Help the program continue to thrive by voting for it in the Grow St. Louis Contest. Go to the Quick Search tab and type in Saint Louis University Prison Program. You will be asked to type in your email address, confirm email address and your vote will be cast. A simple way to help others in the spirit of the new year.

    15. Happy New Year to All!

      Let's continue to focus on helping those who cannot help themselves.

    16. EIO mentioned in newsarticle by Professor Baz Dreisinger

      EIO is recognized as one of the major leaders of higher education for all

    17. Reached 250 signatures
    18. Below is the link to the EIO campaign video

      The video will give supporters necessary background information on the history of Pell Grants and incarcerated students. It also sums up why access to Pell Grants makes sense on many levels from socioeconomic to moral.

    19. The EIO Coalition now has 133 Twitter followers! Keep them coming folks!

      Five people from Twitter signed on last week. Hope to get five more.

    20. Group photo after a successful Educational Session in D.C.

      EIO members pictured here with Dallas Pell, daughter of late Senator Claiborne Pell (Center Right).

    21. Panelists Agree Compelling Evidence Needed To Make Case for Incarcerated

      Diverse News in Higher Education reports Education From the Inside Out's first Education Session in Washington D.C.

    22. Amy Solomon, Brenda Dann-Meisser, Pat Nolan, Jody Lewen & Nicole Sullivan

      Those were the informative and motivating panelists who presented at the Open Society Foundations, about the positive impact of education on incarcerated students.

    23. Students, government officials, media & prison educators were in attendance

      The packed room, dialogue & questions asked during the session was proof that education in prison is a topic that needs more attention, that people think make sense and is a progressive and cost effective way to meet the needs of the offender and society as a whole.

    24. An educational session was held on October 3 at the Open Society Foundation

      The Assistant Secretary for Adult/Vocational Education for the U.S. Department of Education Dr. Brenda Dann Meisser gave the opening address.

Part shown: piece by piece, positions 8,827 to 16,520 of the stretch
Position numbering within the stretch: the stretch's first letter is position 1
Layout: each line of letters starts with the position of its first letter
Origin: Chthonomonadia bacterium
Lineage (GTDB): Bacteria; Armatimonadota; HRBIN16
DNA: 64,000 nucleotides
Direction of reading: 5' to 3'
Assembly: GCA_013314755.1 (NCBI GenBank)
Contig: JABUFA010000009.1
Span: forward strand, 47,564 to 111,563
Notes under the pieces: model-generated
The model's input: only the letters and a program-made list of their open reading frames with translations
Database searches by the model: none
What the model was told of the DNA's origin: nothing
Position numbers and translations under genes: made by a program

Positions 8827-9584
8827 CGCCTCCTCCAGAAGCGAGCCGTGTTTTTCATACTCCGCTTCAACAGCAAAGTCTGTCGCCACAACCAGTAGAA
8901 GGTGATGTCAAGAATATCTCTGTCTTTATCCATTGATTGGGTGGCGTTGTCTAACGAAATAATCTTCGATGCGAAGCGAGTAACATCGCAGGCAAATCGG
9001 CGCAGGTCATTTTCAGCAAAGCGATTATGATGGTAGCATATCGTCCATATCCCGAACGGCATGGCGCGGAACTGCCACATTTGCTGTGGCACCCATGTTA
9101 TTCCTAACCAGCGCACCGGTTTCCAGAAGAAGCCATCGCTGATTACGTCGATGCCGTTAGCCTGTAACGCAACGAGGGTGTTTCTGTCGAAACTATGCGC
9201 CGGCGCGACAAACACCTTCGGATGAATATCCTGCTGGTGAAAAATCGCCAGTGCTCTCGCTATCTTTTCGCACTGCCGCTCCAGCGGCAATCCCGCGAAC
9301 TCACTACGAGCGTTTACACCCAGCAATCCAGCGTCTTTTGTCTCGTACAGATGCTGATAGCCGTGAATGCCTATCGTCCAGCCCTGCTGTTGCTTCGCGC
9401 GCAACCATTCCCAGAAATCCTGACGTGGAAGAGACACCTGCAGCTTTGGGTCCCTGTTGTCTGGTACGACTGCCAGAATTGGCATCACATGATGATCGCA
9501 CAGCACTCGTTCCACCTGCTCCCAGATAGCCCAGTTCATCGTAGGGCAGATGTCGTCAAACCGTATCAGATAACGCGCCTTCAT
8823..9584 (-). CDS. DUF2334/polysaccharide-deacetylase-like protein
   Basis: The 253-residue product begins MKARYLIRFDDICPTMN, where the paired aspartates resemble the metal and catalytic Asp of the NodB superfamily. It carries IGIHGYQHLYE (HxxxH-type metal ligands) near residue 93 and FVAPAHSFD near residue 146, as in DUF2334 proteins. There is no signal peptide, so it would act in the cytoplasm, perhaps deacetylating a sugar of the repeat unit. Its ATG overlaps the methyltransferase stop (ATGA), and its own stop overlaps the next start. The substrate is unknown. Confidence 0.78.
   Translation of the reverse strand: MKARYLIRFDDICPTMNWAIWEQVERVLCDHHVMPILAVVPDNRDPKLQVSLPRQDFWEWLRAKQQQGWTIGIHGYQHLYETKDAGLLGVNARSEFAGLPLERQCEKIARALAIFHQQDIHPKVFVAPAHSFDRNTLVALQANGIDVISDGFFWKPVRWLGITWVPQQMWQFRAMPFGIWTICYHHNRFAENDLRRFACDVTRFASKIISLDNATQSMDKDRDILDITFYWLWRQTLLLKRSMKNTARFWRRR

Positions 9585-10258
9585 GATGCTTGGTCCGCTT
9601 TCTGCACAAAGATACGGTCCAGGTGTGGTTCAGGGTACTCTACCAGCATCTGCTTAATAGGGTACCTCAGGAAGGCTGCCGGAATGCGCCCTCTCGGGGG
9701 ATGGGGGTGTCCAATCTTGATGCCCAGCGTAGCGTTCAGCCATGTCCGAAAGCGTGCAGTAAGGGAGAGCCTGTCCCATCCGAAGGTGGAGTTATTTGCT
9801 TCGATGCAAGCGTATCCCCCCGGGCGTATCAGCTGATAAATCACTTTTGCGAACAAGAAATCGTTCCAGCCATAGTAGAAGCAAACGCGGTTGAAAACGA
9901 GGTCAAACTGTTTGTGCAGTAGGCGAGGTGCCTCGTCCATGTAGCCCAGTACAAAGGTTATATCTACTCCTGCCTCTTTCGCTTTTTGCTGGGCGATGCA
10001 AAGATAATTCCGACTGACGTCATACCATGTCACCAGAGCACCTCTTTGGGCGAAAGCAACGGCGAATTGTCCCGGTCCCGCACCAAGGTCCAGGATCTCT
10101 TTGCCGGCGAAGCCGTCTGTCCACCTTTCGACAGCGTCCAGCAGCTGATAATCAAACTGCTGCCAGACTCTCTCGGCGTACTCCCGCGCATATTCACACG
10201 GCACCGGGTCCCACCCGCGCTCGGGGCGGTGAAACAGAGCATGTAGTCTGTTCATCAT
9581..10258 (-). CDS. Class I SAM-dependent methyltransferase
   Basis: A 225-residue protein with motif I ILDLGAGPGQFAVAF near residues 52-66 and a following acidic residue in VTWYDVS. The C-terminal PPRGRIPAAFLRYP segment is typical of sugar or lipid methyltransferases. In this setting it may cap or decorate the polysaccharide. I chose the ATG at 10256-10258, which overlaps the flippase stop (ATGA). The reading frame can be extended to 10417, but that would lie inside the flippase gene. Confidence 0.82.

25. A prison educator from Arkansas just joined the EIO coalition!

      People nationwide agree that education on the inside is important.

    Supporters

    Reasons for signing

    • Anthony Kunkle CALDWELL, ID
      • 9 months ago

      I have seen the outcome of frustration in incarcerated men who lose hope because they are simply not allowed to improve themselves academically. Policies which restrict eligibility for programs such as this encourage a "why bother" attitude and increase the likelihood that individuals will return to their existing skill sets (crime) upon release.

      REPORT THIS COMMENT:
    • Donna Dayka MERRITT ISLAND, FL
      • 9 months ago

      If we don't education those behind bars to make an honest living when they come out, they will only become repeat offenders. We must educate them while they are a captive audience thirsty for learning.

      REPORT THIS COMMENT:
    • MARY FLORES ALBUQUERQUE, NM
      • 9 months ago

      All States should Provide an Education for their Inmates! To Help with their Future to make Good Decisions and Better Their Lives.. EMPOWERMENT!! EDUCATION!!! STOP THE REVOLVING DOOR!

      REPORT THIS COMMENT:
    • ramona porter NEW CANEY, TX
      • 9 months ago

      Education is the key to everything. My son is fortunate enough to be taking college classes while incarcerated at TDCJ.I wish this was available to all those who need it. We pay for his classes but if a pell grant was available more could benefit from this.

      REPORT THIS COMMENT:
    • Kristina Franz LAWTON, OK
      • 9 months ago

      For the sake of the country, for a judicial system that is broken - let's help those who have made a mistake correct their courses and re-enter society after they have paid their dues. Restoring the Pell Grant to the incarcerated will help them to enter a job market they can compete in, thrive in and turn their life around with. Do the right thing. Everyone deserves a chance to thrive in life. By doing this, you've ensured millions of the incarcerated will not re-offend because they have a career to look upon - give them a fighting chance- don't set them up for failure. Set them up for success!

      REPORT THIS COMMENT: